14. Thank you sandik. I'm glad you found the clip interesting. I found the information interesting because Alberta is so small and our population is much more biased toward sports than arts. So it is really a strong tribute to the women who started Alberta Ballet. And, I am impressed with the University of Calgary student Kim Larsen who created the video. With regard to the size, I don't know the specifics. I have a "hunch" that when Alberta Ballet says it's the second largest company, it's referring to its total organization, including the School of Alberta Ballet staff. So if you were to count the number of employees, including dancers, you might find that Alberta Ballet is the second largest ballet company in Canada. I have the word "hunch" in quotes because it is a guess. I don't have data to support my hunch. I quickly tried to find annual reports for both companies without success. When presented with statistical data, one should try to understand how the data was gathered and assembled. This past weekend, I was reading a blog post over at the Big Picture where I viewed a TED video titled "Mona Chalabi: 3 ways to spot a bad statistic." While I am not claiming Alberta Ballet's statistic is bad, I am saying that the video is a good reminder to always probe how data was arrived at and presented. Canada is a really small country. Speaking of statistics, I have often said that 80 percent of our population lived within 100 miles of the Canada US border. Yet, according to Statistics Canada, two-thirds live within a 100 kilometers (or about 62 miles) of the Canada US border. So my quick approximation is incorrect, although we used different distances. I used 100 miles versus StatsCan of 100 kilometers. Perhaps if StatsCan used a 100 miles, the percentage of population would climb somewhat. Alberta's two major cities Edmonton and Calgary, both of which have over a million people in the metropolitan areas, are beyond a 100 miles from the border. Our province's population is slightly greater than four million, or about 11 percent of Canada's population. Given Alberta's relative isolation from major metropolitan areas--such as greater Vancouver or the Toronto Montreal corridor--I am appreciative of Alberta Ballet's modest achievements.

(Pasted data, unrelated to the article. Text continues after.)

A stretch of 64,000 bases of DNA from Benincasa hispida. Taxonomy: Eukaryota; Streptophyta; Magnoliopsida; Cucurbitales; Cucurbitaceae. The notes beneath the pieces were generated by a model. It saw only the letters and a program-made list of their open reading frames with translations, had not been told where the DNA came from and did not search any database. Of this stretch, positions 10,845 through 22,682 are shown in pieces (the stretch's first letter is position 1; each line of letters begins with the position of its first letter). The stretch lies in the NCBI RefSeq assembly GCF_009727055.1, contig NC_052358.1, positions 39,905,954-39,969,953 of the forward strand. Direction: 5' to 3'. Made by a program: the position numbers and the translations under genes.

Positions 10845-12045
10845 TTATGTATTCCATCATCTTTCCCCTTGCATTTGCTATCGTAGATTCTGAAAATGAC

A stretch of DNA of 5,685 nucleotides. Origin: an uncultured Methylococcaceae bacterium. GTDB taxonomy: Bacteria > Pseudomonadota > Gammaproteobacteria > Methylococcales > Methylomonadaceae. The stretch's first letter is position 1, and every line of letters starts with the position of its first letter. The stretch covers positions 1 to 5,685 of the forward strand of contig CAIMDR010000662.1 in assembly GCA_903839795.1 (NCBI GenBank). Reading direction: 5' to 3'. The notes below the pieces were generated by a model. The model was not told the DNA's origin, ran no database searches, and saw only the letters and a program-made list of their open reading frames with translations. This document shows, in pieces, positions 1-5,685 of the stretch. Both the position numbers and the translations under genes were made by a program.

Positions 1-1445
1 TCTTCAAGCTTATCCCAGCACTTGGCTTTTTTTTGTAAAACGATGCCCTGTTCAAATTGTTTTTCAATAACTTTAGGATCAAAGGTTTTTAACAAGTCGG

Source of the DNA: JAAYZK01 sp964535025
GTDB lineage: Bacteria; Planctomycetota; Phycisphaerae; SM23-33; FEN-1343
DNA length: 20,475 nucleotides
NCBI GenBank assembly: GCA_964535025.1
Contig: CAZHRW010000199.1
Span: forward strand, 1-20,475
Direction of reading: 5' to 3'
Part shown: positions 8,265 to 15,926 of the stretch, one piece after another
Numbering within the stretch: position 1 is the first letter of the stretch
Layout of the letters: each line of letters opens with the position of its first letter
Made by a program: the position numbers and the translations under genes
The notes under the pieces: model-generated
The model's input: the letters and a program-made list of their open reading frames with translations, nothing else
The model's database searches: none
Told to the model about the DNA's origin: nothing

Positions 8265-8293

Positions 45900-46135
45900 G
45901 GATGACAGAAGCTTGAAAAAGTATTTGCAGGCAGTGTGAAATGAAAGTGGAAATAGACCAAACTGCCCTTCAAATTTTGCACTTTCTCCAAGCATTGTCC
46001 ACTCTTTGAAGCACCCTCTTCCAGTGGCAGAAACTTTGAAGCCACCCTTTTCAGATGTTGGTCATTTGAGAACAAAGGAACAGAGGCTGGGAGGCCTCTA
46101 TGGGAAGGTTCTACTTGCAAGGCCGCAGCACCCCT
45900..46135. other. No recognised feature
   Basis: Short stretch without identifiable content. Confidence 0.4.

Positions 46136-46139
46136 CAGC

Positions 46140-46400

15. Macaulay on NYCB

    Thank you for your reply. The advertisers wouldn't be interested in those sections unless readers read them. And, as mentioned in my prior post, they have the hard data to support that readers do, in fact, read lifestyle articles. With precious resources so scarce these days in media, everything has a purpose. The Financial Times also has a lifestyle section. For example, how should or can wealthy people spend their affluence? What will afford them the most hedonistic pleasures? Even though "corporate types" tend to read WSJ for "hard core" business stuff, many read softer articles as well because those articles have direct relevance to their work lives or have relevance to their livers after hours. Interpersonal stuff, whether at work or at home, plays a large role. If we can learn to improve ourselves or help manage a difficult situation, so much the better. Moreover, I believe one presidential candidate once said, “Corporations are people, my friend.” So you see, it's all the same stuff. Speaking for myself, I always browse the lifestyle and health sections. Sometimes a quick suggestion can play a significant role in helping one navigate through life. When articles discuss negotiation or communication styles, particularly women versus men, I read with even more attention. Is there anything in the article that I can use? How can I communicate more effectively? What works and what doesn't? For most business positions and careers, it's the "soft" stuff that is important. With time and effort, most technical stuff can be learned. The soft stuff can be learned, too, but it requires more of a sustained effort. Some tigers can't change their stripes. While others are more chameleon-like and will adapt to their changing circumstances. From your response, dirac, I sense we largely agree with each other.